Latin Films at NewFest: NYC's LGBT Film Festival

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In case you didn’t know, 2012 is shaping up to be one of the best years ever for LGBT Latin films. There is a handful of them making the rounds at gay festivals and winning awards at mainstream festivals like Sundance and Berlin. And thanks to NewFest, New York’s LGBT Film Festival, you can see catch some of los mejores at Lincoln Center starting this weekend. Opening night is Friday, July 27. It looks like it’s going to be a hot and humid weekend. So, do yourself a favor and go see some amazing Gaytino movies. Going to the movies is the perfect antidote to a sticky NYC summer day–there’s A/C, snacks, and most of the filmmakers will be present for a Q&A. Make sure to B.Y.O.V. (Bring Your Own Valentina) for the popcorn.


Joshua Sanchez
USA, 2012, 75 min

“An adaptation of Pulitzer prize finalist Christopher Shinn’s first play of the same name, Four is both an emotional and urgent glimpse into the lives of four troubled and fascinating individuals. As the world around them celebrates the 4th of July with fireworks and festivity, a closeted married man, his young daughter, a gay teen, and a minor drug dealer haltingly negotiate one-night affairs. Filmmaker, author and artist Joshua Sanchez upends typical expectations of race and gender, reading Shinn’s drama with an intensity, candor, and carnality.”

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Joven y Alocada (Young & Wild)
Marialy Rivas
Chile, 2012, 96 min

“Seventeen-year-old Daniela is obsessed with sex. But her self-proclaimed “pussy in flames” is in direct conflict with her well-to-do, strict evangelical family in Santiago, Chile. She finds an outlet by detailing her naughty ruminations and exploits on her blog Young & Wild to her eager online followers. Marialy Rivas masterfully directs her first feature, which premiered at this year’s Sundance Film Festival and picked up the World Cinema Screenwriting Award. Rooted in a fearless and unforgettable performance by Alicia Rodríguez, Young & Wild is a stunning, energetic look at family and youth culture in contemporary Chile.”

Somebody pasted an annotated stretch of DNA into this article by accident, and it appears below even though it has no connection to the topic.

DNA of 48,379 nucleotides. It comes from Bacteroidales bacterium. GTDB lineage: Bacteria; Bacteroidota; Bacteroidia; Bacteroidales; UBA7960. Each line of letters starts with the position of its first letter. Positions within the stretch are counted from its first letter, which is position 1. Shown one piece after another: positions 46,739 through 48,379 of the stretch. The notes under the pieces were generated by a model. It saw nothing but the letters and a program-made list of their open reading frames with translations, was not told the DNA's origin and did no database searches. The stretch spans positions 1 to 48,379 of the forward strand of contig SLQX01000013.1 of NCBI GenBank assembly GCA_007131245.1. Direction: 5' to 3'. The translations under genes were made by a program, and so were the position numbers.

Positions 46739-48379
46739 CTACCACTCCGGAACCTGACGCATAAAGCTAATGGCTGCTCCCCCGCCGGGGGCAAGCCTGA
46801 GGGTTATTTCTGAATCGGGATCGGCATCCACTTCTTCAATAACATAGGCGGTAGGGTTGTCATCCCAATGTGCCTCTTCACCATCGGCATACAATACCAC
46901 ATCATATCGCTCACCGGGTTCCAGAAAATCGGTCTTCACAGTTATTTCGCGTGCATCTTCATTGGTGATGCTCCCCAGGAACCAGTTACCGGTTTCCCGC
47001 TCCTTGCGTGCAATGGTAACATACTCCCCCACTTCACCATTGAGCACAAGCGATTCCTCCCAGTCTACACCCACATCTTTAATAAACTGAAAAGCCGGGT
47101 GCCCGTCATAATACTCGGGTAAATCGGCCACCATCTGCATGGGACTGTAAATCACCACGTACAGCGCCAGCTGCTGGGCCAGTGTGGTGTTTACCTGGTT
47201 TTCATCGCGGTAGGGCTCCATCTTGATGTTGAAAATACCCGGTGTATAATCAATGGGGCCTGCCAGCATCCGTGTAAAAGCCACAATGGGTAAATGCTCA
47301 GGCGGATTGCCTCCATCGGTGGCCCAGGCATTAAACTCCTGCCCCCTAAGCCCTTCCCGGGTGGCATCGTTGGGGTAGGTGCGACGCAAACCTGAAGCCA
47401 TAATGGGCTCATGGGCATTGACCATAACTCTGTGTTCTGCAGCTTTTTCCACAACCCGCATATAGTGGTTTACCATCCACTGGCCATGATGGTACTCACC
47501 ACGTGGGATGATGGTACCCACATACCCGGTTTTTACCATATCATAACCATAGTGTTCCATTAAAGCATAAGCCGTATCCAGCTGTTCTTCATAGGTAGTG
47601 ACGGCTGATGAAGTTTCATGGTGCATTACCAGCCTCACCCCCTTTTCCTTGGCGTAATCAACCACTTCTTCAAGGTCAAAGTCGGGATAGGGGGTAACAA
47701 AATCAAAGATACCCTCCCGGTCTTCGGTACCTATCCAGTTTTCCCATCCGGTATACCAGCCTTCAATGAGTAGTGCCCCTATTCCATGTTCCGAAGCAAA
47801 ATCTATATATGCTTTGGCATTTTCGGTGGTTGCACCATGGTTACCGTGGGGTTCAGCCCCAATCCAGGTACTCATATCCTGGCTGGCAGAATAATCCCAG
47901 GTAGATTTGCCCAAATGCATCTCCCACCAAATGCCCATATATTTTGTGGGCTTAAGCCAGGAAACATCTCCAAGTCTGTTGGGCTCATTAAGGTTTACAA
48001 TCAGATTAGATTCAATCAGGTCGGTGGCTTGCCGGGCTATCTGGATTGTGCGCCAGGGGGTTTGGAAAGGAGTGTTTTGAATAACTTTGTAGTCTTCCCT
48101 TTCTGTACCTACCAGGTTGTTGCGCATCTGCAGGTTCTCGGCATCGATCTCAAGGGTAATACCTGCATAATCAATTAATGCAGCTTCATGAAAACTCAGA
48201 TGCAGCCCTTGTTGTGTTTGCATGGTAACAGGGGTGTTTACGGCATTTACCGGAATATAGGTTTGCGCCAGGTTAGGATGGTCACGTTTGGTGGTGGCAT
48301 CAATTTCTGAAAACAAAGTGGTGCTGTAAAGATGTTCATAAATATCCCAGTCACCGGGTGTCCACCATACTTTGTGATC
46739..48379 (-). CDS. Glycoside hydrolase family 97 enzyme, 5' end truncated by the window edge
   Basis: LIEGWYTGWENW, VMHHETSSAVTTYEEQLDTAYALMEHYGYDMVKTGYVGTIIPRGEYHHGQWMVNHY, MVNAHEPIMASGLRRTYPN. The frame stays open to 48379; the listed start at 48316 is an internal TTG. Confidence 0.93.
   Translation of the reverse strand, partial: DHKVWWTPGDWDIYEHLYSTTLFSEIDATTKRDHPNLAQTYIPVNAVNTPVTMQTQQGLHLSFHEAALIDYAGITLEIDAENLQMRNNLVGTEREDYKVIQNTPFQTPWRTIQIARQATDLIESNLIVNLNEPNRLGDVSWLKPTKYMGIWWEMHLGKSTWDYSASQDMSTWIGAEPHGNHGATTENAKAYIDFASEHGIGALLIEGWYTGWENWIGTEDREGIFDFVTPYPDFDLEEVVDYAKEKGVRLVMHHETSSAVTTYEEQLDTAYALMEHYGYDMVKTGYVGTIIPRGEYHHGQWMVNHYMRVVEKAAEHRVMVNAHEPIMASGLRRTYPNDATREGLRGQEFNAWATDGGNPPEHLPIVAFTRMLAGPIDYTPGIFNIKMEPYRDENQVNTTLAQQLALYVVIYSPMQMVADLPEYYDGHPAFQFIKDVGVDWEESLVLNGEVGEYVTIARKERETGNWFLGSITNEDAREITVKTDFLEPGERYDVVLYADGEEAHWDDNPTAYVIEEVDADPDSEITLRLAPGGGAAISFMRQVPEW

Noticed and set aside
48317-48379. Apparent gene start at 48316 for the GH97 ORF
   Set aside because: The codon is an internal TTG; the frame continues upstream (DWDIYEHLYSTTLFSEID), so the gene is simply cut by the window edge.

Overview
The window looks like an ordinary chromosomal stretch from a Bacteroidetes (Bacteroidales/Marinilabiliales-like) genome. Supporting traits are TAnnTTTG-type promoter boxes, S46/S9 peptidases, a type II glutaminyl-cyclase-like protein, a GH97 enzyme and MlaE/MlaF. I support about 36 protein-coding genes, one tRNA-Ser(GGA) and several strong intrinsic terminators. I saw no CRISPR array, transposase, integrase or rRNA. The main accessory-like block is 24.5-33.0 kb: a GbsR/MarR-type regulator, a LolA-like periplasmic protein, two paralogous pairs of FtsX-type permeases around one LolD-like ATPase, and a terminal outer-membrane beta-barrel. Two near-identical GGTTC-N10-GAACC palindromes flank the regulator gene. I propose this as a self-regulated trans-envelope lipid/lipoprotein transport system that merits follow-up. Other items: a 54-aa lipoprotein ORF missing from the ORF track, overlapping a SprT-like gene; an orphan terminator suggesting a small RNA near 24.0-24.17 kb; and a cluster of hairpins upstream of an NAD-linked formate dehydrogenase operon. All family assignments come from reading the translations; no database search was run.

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Mosquita y Mari
Aurora Guerrero
USA, 2011, 85 min

“This Sundance favorite is a sweet and genuine film about two Chicana high schoolers, Yolanda, a shy, straight-A student, and Mari, her “bad girl” classmate. Yolanda offers to tutor the feisty and hot troublemaker. As she and Mari study and share their intimate thoughts in an abandoned auto body shop, their feelings inevitably get deeper, furtive glances grow longer, and Yolanda starts to come into her own. Aurora Guerrero’s debut feature takes a tender look at what it’s like to discover yourself and fall in love for the first time.”

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Born Naked (Madrid – London – Berlin)
Andrea Esteban
Spain, 2011, 96 min, Documentary

“Taking a cue from RuPaul’s famous line “We’re all born naked, and the rest is drag,” 23-year-old Spanish filmmaker Andrea Esteban and her girlfriend Paula take us on a journey to Madrid, Berlin and London and into the lives of a fascinating cross-section of young lesbian and trans artists, activists, and journalists. Whether they’re coming out, falling in love, throwing punk rock festivals, or putting together art zines, they’re all unafraid to be who they are. Esteban’s fun and informative film will no doubt be an important cultural document in the years to come.”

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Now in its 24th year, NewFest, New York’s LGBT Film Festival, runs July 27 through 31. Screenings of narratives, documentaries, and shorts as well as panels take place at Lincoln Center’s Walter Reade Theater.